The academic industry is very hell-bent on having students remember facts and take tests. The inherent problem with this is most people will completely forget what they did. Going through my own self study, I learned that I learn best when I work on something practically. While the theory is good, it makes much more sense to work on applying that theory in the real-world. This gives you experience which connects to reason, which in-turn enables remembering concepts. This is very important as again, we have mostly been taught to only remember points of facts, without reason attributed to those facts, they will have a very short shelf life in your brain. For inspiration I like the following quote.
If you give a man a fish, you feed him for a day. If you teach a man to fish, you feed him for a lifetime.
We humans are not walking dictionaries or databases, the knowledge we retain has to be trained like a machine learning algorithm with a ton of failure on the way to success. Also, if you ever learned to drive a bicycle do you only learn theory about it then have to succeed the first time you ride it? No, you don’t, it’s the same concepts. You study the theory, then go you practice it for real and fail many times on the way to success.
Now that I have discussed with you the common mistakes beginners make in learning malware analysis. I’m going to do by best to lay out tools which everyone can use because they are open-source. Again, to get into this field all you need is the modivation, drive and time to do it. Please keep in mind this is not an extensive tutorial, it is a high level guide. Be resourceful and use Google if there is any of the steps you are having trouble with.
Focusing on the Purpose
As in any field of practice there is the fun part of the job, then there is the not so fun part of the job. Just analyzing malware without purpose benifits no-one except yourself. If you plan to make malware analysis a career you need to also focus on the purpose of the analysis you are performing. Typically, this purpose is to do the following.
- Write Detection
- Write Automated Extraction Tools like mwcfg
- Writing Technical Reports
If there is no goal or purpose to your work, no-one will pay you money for it. 😄
Creating your Virtual Machines
- Download VirtualBox
- Install VirtualBox
- Download Windows ISO
- Create Windows VM
- Create a Remnux VM (VirtualBox OVA)
I would recommend your first sample to be ransomware as it usually makes itself obvious and has clear behaviors for beinners to identify. There are a variety of sources you can get malware samples from, and I’ll list them here.
- AnyRun (public sandbox)
- HybridAnalysis (public sandbox)
- Triage (public sandbox)
- Cape (public sandbox)
When obtaining malware from different sites like this, download to your host machine but as an encrypted ZIP file. Once downloaded, if you have VirtualBox Guest Additions you should be able to drag and drop the file to your malware VM.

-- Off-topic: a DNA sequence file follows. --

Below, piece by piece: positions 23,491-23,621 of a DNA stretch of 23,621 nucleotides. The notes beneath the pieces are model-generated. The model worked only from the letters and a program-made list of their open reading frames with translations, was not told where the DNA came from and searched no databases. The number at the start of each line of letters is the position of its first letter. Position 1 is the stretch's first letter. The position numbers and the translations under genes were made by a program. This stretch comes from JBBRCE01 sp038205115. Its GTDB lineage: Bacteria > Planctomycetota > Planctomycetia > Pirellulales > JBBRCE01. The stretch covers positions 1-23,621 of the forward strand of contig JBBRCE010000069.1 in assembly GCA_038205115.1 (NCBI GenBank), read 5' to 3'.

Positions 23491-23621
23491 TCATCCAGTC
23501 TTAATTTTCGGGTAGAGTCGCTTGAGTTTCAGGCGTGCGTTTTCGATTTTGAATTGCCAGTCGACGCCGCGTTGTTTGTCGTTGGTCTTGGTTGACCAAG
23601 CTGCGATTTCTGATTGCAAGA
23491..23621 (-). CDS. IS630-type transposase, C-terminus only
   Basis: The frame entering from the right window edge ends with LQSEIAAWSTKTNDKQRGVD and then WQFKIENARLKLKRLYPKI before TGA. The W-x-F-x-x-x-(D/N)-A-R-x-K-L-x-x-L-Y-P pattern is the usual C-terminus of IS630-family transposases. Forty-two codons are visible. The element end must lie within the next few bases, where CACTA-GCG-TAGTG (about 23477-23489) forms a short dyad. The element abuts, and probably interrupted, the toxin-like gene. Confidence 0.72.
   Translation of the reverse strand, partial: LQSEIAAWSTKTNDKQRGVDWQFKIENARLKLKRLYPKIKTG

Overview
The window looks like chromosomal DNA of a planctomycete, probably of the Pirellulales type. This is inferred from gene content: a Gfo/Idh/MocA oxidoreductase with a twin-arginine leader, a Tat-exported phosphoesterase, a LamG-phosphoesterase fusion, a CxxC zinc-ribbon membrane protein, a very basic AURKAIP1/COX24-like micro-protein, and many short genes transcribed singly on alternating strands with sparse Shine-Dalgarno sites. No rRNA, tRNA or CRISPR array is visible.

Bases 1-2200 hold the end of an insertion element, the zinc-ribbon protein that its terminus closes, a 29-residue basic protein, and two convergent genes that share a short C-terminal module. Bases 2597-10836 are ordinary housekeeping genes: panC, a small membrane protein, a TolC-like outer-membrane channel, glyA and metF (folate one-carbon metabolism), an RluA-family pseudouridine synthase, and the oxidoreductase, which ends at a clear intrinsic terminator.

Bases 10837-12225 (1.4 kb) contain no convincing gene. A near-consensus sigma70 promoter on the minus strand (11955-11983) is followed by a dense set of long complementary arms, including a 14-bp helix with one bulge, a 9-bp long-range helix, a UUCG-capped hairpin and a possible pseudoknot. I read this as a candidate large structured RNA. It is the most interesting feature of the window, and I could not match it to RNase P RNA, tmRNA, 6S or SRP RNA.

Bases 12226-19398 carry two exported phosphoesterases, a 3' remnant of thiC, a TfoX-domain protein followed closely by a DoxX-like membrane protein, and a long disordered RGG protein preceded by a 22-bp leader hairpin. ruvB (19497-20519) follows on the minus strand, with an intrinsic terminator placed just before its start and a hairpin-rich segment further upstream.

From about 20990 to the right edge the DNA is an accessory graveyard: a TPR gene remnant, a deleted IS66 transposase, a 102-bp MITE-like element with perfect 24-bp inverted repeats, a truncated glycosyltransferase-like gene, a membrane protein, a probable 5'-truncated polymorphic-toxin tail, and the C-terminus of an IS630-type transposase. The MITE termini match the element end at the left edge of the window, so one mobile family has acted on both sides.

Performing your First Analysis
To get started there is no need to make it complicated.
- Execute Malware in a public sandbox
- Execute the malware in your VM
- Monitor with Procmon, Sysmon and Wireshark
- Identify the same behaviors highlighted by the sandbox in your own VM
- Write a report indicating key behaviors observed from start to finish
When you write your report, I recommend writing it in markdown format to start.
Once you have completed your report, save these and start building your own portfolio.
Establishing a Portfolio
Employers are always looking for value in your abilities, when employers are able to see that there is immediate value to your work through a portfolio. This makes their decision much easier and the easier their decisions the higher the probability you will get noticed for an interview.
To start your portfolio I’d recommend GitHub Pages. This will make it easy not just to have a place you can put your code for your portfolio but also have a website or blog as your portfolio.
The great thing about creating your own reports in markdown is that you can directly use those with GitHub Pages, and it will get converted into HTML for you.
Obtaining New Challenges
Helping the community is another great way to learn, most of us are sharing indicators of compromise and behaviors on Twitter. I would recommend signing up and looking for hashtags of different malware families from Malpedia and when someone needs help, try downloading the sample and helping them.
One of the things I like to do is to build my portfolio while also helping the community. This can be done simply by doing quote tweets with links to your analysis.
The great thing about doing this is that you will be able to help the community while also giving your portfolio a boost. Everyone wins!
If you wish to learn more about creating a more advanced malware lab, please refer to my KVM Malware Lab Guide.
If you have performed the tasks laid out from a practical standpoint, and you are enjoying yourself, now is the time to consider certifications. Not all certifications are created equally. I would recommend that you search for ones that have a good reputation but also have a practical component.
- John Hammond
- Niel Fox
- AhmedS Kasmani
- Colin Hardy
Malware analysis can be a daunting career to get started, as someone who taught myself from scratch with very little money to scrape together. If I was to do this all over again, this is exactly how I’d do it. Again, learning malware analysis requires you to actually start doing the work. Even if you don’t know anything, use this guide to give you the basic fundamental knowledge and resources and pivot into your journey from there. If this helps you and others are wondering how to get into the industry feel free to share this with them.